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MPs we Have Known

With a General Election soon to be upon us, you amy be wondering who has represented this part a may of the country during the past 125 years. They are a motley lot! Politicians are going through a bad patch at the moment, and there is much apathy among the voters. But l vividly remember the excitement of general elections when I was a schoolgirl; we all had a picture of our favoured candidates. stuck under our desk lids, and there was much shouting and banging of doors. We had no idea of what we were talking about, but, my goodness, we were keen… For many years this constituency was known as Denbighshire West. Following the 1884 Representation of the People Act, when the franchise extended to householders and lodgers (but not to women!), our MP was
Colonel William Cornwallis West of Ruthin Castle. He was a toof—and rich to boot (MPs were not paid, so only the rich could enter parliament). One of his daughters, Daisy, became Princess of Plesse; the other, Constance, married the Duke of Westminster; his son, George, married Jenny, the mother of Winston Churchill. It was rumoured that George’s father was Edward VII, a regular visitor to the Castle. In 1892, Cornwallis West lost his seat to the Liberal, J. Herbert Roberts, a descendant of the prominent Hughes family of Sarffle, Llanarmon Dyffryn Ceiriog—one relative was the poet Ceiriog. He joined two other brilliant Welshmen in parliament, T E  Ellis and David Lloyd George. He was elected unopposed until 1918 when the boundaries were changed and he was elevated to the House of Lords as Baron Clwyd. Fast forward to the famous 1945 election with the shock Labour victory under Clement Atlee. This constituency was then still represented by a Liberal, Dr J.H. Morris-Jones, who had been a member since 1929 and chief whip. He was one of 12 doctors elected in 1935. Within living memory, there was a sea change when Garner Evans won the seat as a national Liberal (allied to the Conservative party) in 1950. He was nearly beaten by the academic Glyn Tegai Hughes, whom many of us remember as director of Gregynog, the residential education and conference centre in mid Wales. Evans, the son of a Llangollen saddler, was a colourful character, once arrested in Nazi Germany for making anti-fascist remarks. He was followed in 1959 by Geraint Morgan. This was the first time that there was a Plaid Cymru candidate, in the person of Dr Dafydd Alun Jones, a consultant psychiatrist at the North Wales Hospital in Denbigh who later did much good work beating soldiers with post traumatic stress. Geraint Morgan, a barrister, learnt to speak Welsh perfectly. His obituary in the Independent noted that ‘to be a Conservative and Welsh is to be a member of a minority. To be a Conservative, Welsh and Welsh-speaking is a rarity'.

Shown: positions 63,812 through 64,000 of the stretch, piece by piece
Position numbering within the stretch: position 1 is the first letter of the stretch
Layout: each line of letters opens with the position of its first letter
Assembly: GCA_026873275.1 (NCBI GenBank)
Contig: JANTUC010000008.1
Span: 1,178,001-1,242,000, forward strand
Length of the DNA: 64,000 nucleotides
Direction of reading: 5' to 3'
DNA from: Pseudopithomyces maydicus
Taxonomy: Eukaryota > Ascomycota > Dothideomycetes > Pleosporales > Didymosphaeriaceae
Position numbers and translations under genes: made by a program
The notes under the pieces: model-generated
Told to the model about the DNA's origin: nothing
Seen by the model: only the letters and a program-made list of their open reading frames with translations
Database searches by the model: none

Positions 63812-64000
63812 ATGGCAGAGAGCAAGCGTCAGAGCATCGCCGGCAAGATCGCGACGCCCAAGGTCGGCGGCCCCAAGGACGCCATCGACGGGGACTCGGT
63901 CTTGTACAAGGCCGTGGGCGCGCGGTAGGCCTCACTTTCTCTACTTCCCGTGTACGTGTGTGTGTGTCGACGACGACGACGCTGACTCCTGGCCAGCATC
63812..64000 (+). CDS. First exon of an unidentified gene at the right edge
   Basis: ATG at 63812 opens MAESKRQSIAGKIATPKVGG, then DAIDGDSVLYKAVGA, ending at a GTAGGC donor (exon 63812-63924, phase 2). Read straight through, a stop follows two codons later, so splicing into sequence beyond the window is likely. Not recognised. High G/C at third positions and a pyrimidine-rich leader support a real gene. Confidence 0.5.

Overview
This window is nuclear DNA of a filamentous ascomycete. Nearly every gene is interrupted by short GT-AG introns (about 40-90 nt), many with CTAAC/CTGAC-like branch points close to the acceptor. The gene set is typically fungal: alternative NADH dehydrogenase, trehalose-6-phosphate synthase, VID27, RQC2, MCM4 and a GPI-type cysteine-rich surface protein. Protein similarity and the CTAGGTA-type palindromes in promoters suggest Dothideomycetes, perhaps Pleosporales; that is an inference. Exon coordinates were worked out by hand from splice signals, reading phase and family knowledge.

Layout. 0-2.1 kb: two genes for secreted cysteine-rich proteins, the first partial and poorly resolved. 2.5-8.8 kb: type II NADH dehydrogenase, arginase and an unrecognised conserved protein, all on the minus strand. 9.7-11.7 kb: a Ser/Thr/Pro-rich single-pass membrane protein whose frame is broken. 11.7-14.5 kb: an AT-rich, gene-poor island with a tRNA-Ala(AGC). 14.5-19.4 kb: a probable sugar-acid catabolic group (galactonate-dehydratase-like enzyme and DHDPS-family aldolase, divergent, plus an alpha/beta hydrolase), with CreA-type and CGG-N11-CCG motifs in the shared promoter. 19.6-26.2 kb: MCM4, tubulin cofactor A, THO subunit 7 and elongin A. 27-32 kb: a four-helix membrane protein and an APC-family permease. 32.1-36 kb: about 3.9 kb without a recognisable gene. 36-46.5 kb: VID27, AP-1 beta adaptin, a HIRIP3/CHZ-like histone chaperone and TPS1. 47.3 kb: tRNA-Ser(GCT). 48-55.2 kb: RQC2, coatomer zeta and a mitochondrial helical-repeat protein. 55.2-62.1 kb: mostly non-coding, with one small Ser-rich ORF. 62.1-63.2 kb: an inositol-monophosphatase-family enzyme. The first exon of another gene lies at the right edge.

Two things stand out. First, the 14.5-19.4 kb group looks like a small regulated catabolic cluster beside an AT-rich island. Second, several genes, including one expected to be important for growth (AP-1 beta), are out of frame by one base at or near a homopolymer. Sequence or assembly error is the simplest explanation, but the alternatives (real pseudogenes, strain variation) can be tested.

They’re a motley lot, said HAFINA CLWYD, in April 2010